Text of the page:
Modifications of the text of the Code can occur by means of apostolic constitutions, various documents issued motu proprio, and dicasterial documents approved 'forma specifica', with the main difference among these being in terms of scope, (apostolic constitutions usually addressing wider issues, documents issued motu prorio addressing narrower matters, and those approved 'forma specifica' being the most narrowly cast). Textual emendations of the 1983 Code have been issued, directly or indirectly, by all three popes who have reigned under it. See Codex Vivens Books I-VII, here.


(Authentic) Interpretation


Canon 16 outlines that canonical institution known as an "authentic interpretation". Authentic interpretations of the 1983 have been authorized by all three popes who have reigned under it. For more information on authentic interpretations of the 1983 Code, see Codex Vivens Books I-VII, here.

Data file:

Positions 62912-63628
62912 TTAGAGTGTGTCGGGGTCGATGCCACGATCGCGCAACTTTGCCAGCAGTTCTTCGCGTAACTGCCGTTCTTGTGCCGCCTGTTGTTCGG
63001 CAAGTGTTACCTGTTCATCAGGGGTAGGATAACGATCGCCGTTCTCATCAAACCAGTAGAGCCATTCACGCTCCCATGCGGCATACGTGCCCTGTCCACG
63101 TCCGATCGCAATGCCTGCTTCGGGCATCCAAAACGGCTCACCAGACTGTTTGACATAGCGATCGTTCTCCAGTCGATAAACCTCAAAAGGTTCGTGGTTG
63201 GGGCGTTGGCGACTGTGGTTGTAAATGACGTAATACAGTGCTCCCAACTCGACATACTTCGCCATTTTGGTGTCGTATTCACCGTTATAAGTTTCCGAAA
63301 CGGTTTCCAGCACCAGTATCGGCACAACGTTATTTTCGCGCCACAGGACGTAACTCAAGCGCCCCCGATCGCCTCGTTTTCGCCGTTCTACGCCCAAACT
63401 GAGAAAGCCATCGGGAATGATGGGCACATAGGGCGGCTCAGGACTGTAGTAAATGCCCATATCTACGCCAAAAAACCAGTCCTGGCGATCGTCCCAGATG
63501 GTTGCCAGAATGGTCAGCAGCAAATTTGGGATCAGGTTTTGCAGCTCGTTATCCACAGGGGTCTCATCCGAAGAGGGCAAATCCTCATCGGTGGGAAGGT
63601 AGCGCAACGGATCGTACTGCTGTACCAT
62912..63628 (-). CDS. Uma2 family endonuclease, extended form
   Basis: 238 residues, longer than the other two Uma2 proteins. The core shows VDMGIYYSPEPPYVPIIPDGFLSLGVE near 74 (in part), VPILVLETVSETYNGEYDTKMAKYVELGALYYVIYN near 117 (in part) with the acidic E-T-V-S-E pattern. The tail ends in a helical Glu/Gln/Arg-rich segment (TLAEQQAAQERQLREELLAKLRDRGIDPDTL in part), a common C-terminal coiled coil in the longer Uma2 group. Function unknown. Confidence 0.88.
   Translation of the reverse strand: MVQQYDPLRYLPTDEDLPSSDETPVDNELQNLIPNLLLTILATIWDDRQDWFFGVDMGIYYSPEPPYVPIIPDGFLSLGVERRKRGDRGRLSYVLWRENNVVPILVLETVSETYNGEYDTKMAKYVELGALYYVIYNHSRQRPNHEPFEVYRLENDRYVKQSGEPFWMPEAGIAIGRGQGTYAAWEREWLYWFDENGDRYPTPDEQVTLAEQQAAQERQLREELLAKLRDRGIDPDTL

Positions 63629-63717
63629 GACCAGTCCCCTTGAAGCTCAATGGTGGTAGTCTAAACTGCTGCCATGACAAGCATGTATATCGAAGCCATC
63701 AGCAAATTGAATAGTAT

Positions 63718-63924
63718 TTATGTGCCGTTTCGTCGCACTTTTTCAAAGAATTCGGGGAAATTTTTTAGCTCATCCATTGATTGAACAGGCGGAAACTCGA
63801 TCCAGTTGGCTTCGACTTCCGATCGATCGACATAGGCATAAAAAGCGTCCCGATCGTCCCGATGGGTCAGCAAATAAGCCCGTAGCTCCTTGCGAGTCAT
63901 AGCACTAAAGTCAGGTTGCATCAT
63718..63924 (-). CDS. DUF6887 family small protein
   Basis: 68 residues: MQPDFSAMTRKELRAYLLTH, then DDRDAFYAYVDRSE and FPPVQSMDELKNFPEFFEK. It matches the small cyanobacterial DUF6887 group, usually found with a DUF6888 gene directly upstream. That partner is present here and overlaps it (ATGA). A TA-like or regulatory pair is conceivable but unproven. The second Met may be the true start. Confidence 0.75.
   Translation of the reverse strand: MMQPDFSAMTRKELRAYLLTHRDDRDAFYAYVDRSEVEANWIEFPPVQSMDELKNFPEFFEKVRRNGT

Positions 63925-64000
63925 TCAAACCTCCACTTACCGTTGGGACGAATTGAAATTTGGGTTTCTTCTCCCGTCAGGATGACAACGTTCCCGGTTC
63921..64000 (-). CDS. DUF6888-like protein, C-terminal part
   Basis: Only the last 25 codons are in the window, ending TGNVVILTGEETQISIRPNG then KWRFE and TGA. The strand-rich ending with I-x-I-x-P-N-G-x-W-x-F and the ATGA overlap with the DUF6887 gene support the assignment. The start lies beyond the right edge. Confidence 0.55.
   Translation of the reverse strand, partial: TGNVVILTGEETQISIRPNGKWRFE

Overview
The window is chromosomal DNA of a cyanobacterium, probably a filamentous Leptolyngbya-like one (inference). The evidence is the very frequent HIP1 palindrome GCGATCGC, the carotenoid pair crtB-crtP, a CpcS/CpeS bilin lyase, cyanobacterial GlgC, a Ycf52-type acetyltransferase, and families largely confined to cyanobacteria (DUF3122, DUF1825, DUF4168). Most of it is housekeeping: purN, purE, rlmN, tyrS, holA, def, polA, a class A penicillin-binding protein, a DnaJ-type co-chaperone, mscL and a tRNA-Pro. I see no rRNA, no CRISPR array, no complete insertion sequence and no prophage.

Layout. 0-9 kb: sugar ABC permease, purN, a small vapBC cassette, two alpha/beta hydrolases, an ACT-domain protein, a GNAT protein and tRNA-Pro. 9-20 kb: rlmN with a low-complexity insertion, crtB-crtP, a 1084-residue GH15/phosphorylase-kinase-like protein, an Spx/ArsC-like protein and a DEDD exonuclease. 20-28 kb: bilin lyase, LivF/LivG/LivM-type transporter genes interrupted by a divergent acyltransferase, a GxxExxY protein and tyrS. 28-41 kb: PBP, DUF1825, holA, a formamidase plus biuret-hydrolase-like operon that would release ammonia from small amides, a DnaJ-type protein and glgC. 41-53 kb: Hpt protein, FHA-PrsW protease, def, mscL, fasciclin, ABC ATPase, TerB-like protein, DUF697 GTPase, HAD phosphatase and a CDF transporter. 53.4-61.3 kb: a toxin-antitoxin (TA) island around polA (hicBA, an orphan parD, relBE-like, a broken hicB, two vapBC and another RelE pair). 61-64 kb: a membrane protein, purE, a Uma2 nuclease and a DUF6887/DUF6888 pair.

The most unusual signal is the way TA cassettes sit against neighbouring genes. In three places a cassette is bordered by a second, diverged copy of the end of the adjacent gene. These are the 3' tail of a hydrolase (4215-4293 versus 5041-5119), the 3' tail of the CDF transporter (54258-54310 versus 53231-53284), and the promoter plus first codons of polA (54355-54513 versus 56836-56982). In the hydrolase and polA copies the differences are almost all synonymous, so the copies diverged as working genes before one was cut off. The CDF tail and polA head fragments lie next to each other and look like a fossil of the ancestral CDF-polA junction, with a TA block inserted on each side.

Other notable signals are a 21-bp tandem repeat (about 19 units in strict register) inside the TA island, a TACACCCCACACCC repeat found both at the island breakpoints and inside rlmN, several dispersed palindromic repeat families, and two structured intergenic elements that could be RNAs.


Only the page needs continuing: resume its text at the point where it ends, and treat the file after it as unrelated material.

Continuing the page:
Canon 34 outlines that canonical institution known as an "instruction". Instructions regarding various provisions of the 1983 Code have occurred under all three popes who have reigned under it. For more information on instructions of the 1983 Code, see Codex Vivens Books I-VII, here.


(Authoritative) Application


"Authoritative application" is my term for an amendment to universal law that does not, strictly speaking, modify the text of the law, nor simply interpret it, nor offer an instruction as to how it should be read, but which nevertheless needs to be observed in the application of the law. See Codex Vivens Books I-VII, here.



on the Code